.. Ontario, under new political management since June, and Saskatchewan have gone to court to challenge the federal government’s authority to impose the tax. Prince Edward Island, New Brunswick and Manitoba have their own proposals to price carbon and are all on record against a federal take.
In Alberta, where the economy depends heavily on pumping oil, the United Conservative Party’s Jason Kenney is the favorite to win next year’s election for provincial premier. He has promised to oppose the Trudeau tax. He says he will keep a provincial carbon tax but limit it to “major emitters.”
Canadian Environment Minister Catherine McKenna said last week that the Trudeau government wants “to have the most energy efficient, smart industries here that create good jobs, at the same time do what we need to do to tackle emissions.” But Liberals may soon find out that as one of the world’s foremost energy producers, Canada can’t have it both ways.
I have the immediate urge to praise Canada, set in motion by Justin Trudeau’s recent rebuke of Donald Trump at the G-7 summit. There, Trudeau made it plain that he and his country were not about to be bullied by the American President, not on a question of unilateral tariffs, not about anything. Trump responded with gangster-style threats and sneers, followed by more threats and sneers from his associates.
.. The question worth asking is what it is in the Canadian national character, if I may call it that, that makes Canadians so ready to take on bullies.
Canada has been doing this as long as there has been a Canada. The Mounties wear red coats, we were taught in school, to defy villains by their very presence.
.. Lester Pearson prompted Charles de Gaulle to cut short a visit to the country, in 1967, after he had insulted Canadian sovereignty.
.. When Pierre Trudeau learned that Richard Nixon, in 1971, had called him an “asshole,” he delivered an unforgettable Canadian retort: “I’ve been called worse things by better people.”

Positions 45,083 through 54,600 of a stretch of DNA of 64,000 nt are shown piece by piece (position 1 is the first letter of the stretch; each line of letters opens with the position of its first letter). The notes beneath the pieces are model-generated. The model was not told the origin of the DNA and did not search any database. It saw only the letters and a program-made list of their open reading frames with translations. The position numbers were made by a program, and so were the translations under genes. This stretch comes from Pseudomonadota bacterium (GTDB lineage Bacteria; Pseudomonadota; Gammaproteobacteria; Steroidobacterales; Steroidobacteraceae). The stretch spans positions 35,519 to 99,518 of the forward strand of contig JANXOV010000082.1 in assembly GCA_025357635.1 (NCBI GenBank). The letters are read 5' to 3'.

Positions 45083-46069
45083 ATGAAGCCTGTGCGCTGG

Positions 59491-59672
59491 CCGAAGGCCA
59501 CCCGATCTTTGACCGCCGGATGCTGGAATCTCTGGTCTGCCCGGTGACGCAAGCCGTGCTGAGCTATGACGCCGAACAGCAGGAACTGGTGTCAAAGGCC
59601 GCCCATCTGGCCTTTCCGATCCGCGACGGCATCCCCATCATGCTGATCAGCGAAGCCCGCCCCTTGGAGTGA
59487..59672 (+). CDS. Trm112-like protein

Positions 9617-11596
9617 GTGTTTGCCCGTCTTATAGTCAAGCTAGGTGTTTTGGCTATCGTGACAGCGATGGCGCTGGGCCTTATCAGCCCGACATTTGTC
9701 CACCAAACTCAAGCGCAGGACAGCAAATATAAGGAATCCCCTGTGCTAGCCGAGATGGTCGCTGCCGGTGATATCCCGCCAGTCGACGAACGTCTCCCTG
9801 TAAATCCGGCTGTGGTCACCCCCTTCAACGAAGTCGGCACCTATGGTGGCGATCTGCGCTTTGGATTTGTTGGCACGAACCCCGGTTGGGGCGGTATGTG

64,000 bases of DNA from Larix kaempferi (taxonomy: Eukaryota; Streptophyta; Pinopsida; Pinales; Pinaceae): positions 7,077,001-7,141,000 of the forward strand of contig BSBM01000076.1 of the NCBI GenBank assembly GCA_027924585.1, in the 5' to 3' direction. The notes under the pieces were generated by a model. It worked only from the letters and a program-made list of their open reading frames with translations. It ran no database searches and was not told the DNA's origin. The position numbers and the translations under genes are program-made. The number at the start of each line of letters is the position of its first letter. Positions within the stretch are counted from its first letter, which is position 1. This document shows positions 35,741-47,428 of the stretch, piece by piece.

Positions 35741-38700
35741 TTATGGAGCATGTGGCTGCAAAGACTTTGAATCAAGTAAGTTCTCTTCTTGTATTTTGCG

.. Famously obliging in attitude—how do you get twenty-five Canadians out of a swimming pool? You say, “Please get out of the swimming pool”—Canadians are also notoriously stubborn of spirit.
.. Canadian democracy is supported by some of the strongest social capital in the world, exceeded only, by most academic measures, by that of Scandinavia and New Zealand.
.. Trust in social institutions, in the honesty of government and the solidarity of citizens, remains strong in Canada, even when its results, as with the election of Doug Ford—the smarter brother of the late Rob Ford, the onetime mayor of Toronto—to the premiership of Ontario, is not what progressive-minded people might like.
.. the United States now ranks below Canada, it still scored high in recent registries. But it once led the world in social capital. Can it do so again?
.. The term seems to have originated, or at least become most closely associated, with the Harvard political scientist Robert Putnam.
.. in northern Italy, where citizens participate actively in sports clubs, literary guilds, service groups, and choral societies, regional governments are “efficient in their internal operation, creative in their policy initiatives and effective in implementing those initiatives.” In southern Italy, by contrast, where patterns of civic engagement are far weaker, regional governments tend to be corrupt and inefficient.
.. If you have experience working outside your immediate clan or cohort, you’re likelier to be able to practice democratic politics.
.. Jürgen Habermas captured in the phrase “the public sphere,” when he showed how essential civic life was to the Enlightenment: a government is only as strong as its cafés.
.. for all the South’s cultural self-proclamation, it was a paralyzed, frozen society, while the North was full of activity. “Our young men are members and managers of reading rooms, public libraries, gymnasiums, game clubs, boat clubs, ball clubs, and all sorts of clubs, Bible classes, debating societies, military companies; they are planting road-side trees, or damming streams for skating ponds, or rigging diving-boards, or getting up fireworks displays, or private theatricals; they are always doing something,”
.. it was the strength of Canada’s commonplace civilization, the knowledge that a huge and hugely variegated country would find bullying unacceptable, that gave Trudeau the nerve to speak
.. his defense of the idea that there is more to politics than the rituals of domination and submission, which are the sum total of Donald Trump’s understanding of society.
.. The bankruptcy of America’s social capital becomes more evident when we see it flourish elsewhere. It’s no accident that Trudeau, in addition to receiving the support of his own Parliament, has received that of what used to be called the free world. The American President, meanwhile, has found himself more at home with the brutal leaders of gangster governments.